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Pure Emotion: Thoughts on “Hayao Miyazaki – The Essence of Humanity”

My friend sent me this Youtube video entitled, “Hayao Miyazaki- The Essence of Humanity.” After watching this short film, I didn’t realize how much Miyazaki and I have in common in regards to our philosophy and aesthetics on human emotion and realism through art. 

  • Subtleties help convey a character’s personality. I pay great attention to the subtle details that are within characters in anime and novels. It helps me get a better depiction of them.
  • Empathy. As readers and viewers, we tend to have the habit of evoking our own personal feelings and values into a character which further brings them to life or in other words, make the character more human.
  • Observation. I don’t consider myself a social person, but I do like observing other people from afar. If you just go people watching, I think it will help you understand people and yourself better. Furthermore, just by observing people, it will help you with character development in your storytelling. However, you should still interact and socialize with others too.
  • Morality is more complex than we think it is. In stories, we are given a problem that shows good vs. evil, and as the audience, we can easily pick which side to be on. However, Miyazaki takes this notion a step further, complicating the idea of good vs. evil. Every character he creates has positive and negative traits within him or her. As a result, it makes a character more human because of these imperfections, and as audience members, we question our morals of what is right or wrong.
  • A good story is one with a sense of realism. Characters are imperfect and have flaws, just like normal humans do. These characters should have dreams and desires; thus, they must overcome obstacles in order to achieve it, and along the way, they are able to grow as better people. There is also a sense of unpredictability in the characters’ lives. Just like in real life, we aren’t sure of our future pathways and are not fully prepared for what life throws at us; therefore, by conveying characters that must face and overcome unpredictable circumstances and misfortune, characters become more humanized.
  • Emotion is key. Achieving a goal isn’t as important as the journey that the character goes through in a story. Characters must be able to adapt to a world that isn’t centered on their needs. It is through this journey that the character achieves emotional and spiritual growth, which is similar to how humans obtain wisdom through life experiences, good or bad. The short film discusses how the setting and the silence of the character admiring the scenery is a moment of heighten emotion. It allows the audience to feel empathy towards the character and also allows the audience to be self-reflective on their own inner persona.

Miyazaki’s philosophy in animation is similar towards how I interpret the different visual art and media I read or watch. This short film made me appreciate Miyazaki more not only as an animator, but a humanist too.

11 thoughts on “Pure Emotion: Thoughts on “Hayao Miyazaki – The Essence of Humanity” Leave a comment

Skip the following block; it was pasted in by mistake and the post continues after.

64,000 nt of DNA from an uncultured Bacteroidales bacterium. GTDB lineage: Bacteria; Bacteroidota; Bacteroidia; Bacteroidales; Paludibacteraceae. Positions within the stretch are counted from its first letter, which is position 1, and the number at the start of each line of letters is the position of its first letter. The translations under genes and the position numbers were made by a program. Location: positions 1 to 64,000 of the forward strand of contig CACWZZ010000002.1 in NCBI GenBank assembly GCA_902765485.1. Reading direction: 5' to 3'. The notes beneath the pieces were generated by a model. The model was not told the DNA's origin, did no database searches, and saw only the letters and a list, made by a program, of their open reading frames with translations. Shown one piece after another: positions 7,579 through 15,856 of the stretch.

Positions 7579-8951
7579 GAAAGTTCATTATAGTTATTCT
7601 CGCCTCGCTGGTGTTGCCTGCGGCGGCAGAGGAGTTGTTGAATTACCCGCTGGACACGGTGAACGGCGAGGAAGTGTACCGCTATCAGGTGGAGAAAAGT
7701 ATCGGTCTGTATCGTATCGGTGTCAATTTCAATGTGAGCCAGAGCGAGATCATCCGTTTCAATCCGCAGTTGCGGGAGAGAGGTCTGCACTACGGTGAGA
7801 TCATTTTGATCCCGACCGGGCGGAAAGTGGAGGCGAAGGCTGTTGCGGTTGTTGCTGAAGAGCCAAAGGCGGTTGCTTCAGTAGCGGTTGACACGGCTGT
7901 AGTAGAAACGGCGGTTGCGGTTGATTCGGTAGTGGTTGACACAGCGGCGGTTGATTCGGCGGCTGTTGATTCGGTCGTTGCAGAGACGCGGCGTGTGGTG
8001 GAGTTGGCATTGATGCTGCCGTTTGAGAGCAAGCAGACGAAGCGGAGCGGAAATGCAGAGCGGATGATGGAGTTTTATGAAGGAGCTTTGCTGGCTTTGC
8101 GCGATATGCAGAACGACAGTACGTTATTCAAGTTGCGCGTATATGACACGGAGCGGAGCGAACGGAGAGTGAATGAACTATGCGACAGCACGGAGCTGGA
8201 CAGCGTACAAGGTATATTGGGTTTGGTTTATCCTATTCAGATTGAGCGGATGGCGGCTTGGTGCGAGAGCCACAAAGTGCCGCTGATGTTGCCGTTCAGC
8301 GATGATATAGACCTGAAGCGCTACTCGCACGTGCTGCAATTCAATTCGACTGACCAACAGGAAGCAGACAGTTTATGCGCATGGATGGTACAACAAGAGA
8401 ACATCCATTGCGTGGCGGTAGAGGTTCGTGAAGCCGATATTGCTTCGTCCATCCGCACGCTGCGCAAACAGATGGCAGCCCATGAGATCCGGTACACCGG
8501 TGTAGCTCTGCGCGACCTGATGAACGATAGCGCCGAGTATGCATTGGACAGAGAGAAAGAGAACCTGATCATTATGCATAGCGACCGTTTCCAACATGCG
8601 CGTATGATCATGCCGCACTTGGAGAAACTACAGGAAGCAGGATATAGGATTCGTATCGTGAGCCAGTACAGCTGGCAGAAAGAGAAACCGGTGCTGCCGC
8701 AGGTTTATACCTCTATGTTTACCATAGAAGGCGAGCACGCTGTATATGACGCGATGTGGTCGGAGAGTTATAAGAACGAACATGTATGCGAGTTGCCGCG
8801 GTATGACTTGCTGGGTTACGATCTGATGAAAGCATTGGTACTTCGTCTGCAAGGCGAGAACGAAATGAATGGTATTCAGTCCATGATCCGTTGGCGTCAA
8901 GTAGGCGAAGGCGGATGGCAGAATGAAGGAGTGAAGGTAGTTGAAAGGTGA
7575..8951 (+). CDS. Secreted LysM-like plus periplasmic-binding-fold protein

1. An interesting post. I shall have to watch the video when I’m home from work.
    What I find interesting is that, despite having mixed emotions on Studio Ghibli’s output, I seem to share Miyazaki’s view on character creation. To be fair, regardless of what I do and don’t love in his output, Miyazaki of course pulls it off far better than I do but it’s nice to see a shared view. Morality I find to be particularly important. Good vs Evil has its place, but I’d rather see shades of grey. Even a clear antagonist should, in my opinion, have something that someone will relate to.

    Liked by 1 person

    • Yeah, I know a lot of people who have mixed feelings about Miyazaki’s view on the current anime industry, which makes many people dislike him. However, I can’t help but say that some of his views are right (but that’s another story). I may not agree with everything he says, but I consider him one of my pioneers for creativity and aesthetic thinking.

      It’s cool to know someone else also shares Miyazaki’s view on character creation.

      Liked by 1 person

      • Oddly enough, I’m not so worried by his views per se. I don’t disagree with him entirely and I tend to apply ‘different strokes for different folks’ to most things if I disagree (unless it’s something hugely important to me of course). For me it’s the output: I loved Princess Mononoke, Spirited Away and Howls Moving Castle. The others that I’ve seen just felt bland to me. I’ve not seen all of the Ghibli output of course, but I haven’t yet found another of theirs that interests me. I think it’s because I generally view Miyazaki as working on family films, and I just think that Momoru Hosoda is far more consistent at that.

        Liked by 1 person

      • Oh okay. I like Spirited Away, Howls and Kiki’s Delivery Service. The other ones didn’t capture my interest as much. However, Whisper of the Heart is a good one though written by Miyazaki, but directed by Yoshifumi Kondō.


  2. Thank you for this post Lyn. This video was absolutely brilliant. Real talk, I don’t know much about Miyazaki other than his being an incredibly talented and intelligent figure. His stories have fascinated me since my youth, and so, getting a deeper look at his philosophy and creative process has been thoroughly enjoyable and inspiring.
    Thanks again,

    Liked by 1 person

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